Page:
month’s column continues from last month’s “Author by Night” column.
Here are the last four tips for mastering your day job and your writing
Tip 5: Cut the
This is a biggie!
I used to be a TV junkie.
Specifically, I used to be a TV news junkie.
Then about ten years ago, a
certain presidential election occurred, and the candidate I did not
support was elected. Once this candidate was sworn into office, he
tried to do so many things I did not agree with that watching national
news made my blood boil! So to preserve my sanity, I stopped watching
the news. This broke me of a lifelong habit of TV addiction, which
turned out to be a blessing in disguise.
I learned to get more reliable
news in a quicker manner on selected Internet sites. The time I had
spent watching TV I then used to read. When I became a writer, I spent
this time writing.
Now, I watch virtually no
television, with two exceptions. I will watch my beloved North Carolina
Tar Heels play college basketball and college football. But that’s it.
I don’t watch the NFL on Sundays. I don’t watch the NBA. I don’t watch
baseball. I don’t watch NBC or CBS or Fox or ABC or CNN. I get most of
my news from drudgereport.com, and that’s pretty much it. I don’t watch
Survivor, Oprah, or Dancing
with the Stars, and I didn’t watch the Kaycee Anthony trial.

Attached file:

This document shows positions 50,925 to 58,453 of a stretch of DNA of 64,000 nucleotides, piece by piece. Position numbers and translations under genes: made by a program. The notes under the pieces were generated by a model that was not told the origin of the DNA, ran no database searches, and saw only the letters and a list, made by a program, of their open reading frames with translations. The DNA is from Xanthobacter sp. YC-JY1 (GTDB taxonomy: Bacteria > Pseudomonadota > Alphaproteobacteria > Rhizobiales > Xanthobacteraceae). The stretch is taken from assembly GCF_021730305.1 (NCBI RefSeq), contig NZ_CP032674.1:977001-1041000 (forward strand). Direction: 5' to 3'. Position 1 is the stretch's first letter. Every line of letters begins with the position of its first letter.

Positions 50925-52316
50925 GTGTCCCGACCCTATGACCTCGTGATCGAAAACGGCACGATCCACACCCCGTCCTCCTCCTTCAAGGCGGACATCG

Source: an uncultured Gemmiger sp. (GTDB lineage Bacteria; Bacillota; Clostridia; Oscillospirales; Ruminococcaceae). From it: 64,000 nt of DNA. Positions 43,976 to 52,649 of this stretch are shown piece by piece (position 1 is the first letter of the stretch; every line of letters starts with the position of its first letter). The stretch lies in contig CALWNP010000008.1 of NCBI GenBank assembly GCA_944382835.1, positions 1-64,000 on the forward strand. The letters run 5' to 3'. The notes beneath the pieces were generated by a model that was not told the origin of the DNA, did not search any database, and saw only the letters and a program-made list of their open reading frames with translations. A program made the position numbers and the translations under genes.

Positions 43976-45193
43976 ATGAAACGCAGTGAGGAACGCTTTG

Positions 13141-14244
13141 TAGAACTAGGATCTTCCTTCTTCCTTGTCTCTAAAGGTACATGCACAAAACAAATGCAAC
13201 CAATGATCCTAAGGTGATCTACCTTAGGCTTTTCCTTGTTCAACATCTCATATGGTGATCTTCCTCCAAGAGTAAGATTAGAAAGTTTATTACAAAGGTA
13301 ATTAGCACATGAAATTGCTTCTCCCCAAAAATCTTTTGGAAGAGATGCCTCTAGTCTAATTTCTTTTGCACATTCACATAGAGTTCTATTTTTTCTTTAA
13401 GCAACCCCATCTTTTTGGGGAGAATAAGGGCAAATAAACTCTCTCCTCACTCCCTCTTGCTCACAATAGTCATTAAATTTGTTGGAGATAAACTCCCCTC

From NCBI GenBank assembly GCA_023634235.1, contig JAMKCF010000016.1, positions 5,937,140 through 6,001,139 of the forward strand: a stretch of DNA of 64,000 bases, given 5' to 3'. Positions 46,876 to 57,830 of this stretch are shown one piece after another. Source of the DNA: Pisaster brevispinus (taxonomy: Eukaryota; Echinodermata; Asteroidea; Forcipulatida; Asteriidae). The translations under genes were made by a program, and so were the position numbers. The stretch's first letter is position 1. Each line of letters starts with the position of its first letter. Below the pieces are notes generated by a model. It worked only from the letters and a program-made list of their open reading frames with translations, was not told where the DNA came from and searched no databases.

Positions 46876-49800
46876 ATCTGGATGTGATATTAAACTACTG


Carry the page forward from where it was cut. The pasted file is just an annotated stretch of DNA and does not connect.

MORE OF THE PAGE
Cutting the television habit has
not only liberated me from a poisonous stream flowing from Hollywood
but has freed me to work hard in the evenings and allowed me to redeem
a bunch of hours to pull off this two-profession gig.
So do yourself a favor. If you
want to be a writer, in the words of Nancy Reagan, “just say no” to
television. Once you’ve broken the habit, you’ll be glad you did, and
you can get a ton of work done.
Tip 6: Change Your
Diet; Eat Like the Caveman
If you’re going to pull this
off, this two-profession gig, you’re going to need as much energy and
mental clarity as possible.
About six months ago, I’d gained
some weight, wasn’t feeling too well, and sometimes felt out of breath
and anxious. So I prayed for wisdom. And the answer that I seemed to be
getting from multiple sources was “eliminate processed foods.”
So on March 15 of this year, I
jettisoned processed foods for good, and started eating like a caveman!
Here’s what I now eat. Chicken (dark meat without skin), salmon, white
fish, tons of fruits (including apples, cantaloupe, strawberries,
grapes), tons of nuts (including cashews and almonds), and all the
broccoli I want.
Out the window went bread,
carbonated beverages, nabs, cookies, french fries, cereals, cakes,
pies, or anything processed.
If the caveman couldn’t find it,
I don’t eat it.
My beverages include now lots of
water, hot cinnamon tea from Caribou, and black coffee, sometimes
sweetened with Stevia.
I started popping vitamins every
day, including vitamins A, B, C, D, and E, and I also take saw
palmetto, a zinc tablet, and L-lysine.
three months, I’d dropped thirty pounds, and am virtually never hungry
and always full of energy. Now I have more energy to pour into work,
more energy to pour into family, more energy to pour into just about
Remember, to handle the dual-gig
challenge, you’ll need all the energy you can.
Tip 7: Do Light
Exercise with Dumbbells
Closely related to Tip 6 is to
do light exercise for increased energy.
Exercise is essential for
increased energy and overall health. The problem, oftentimes, as a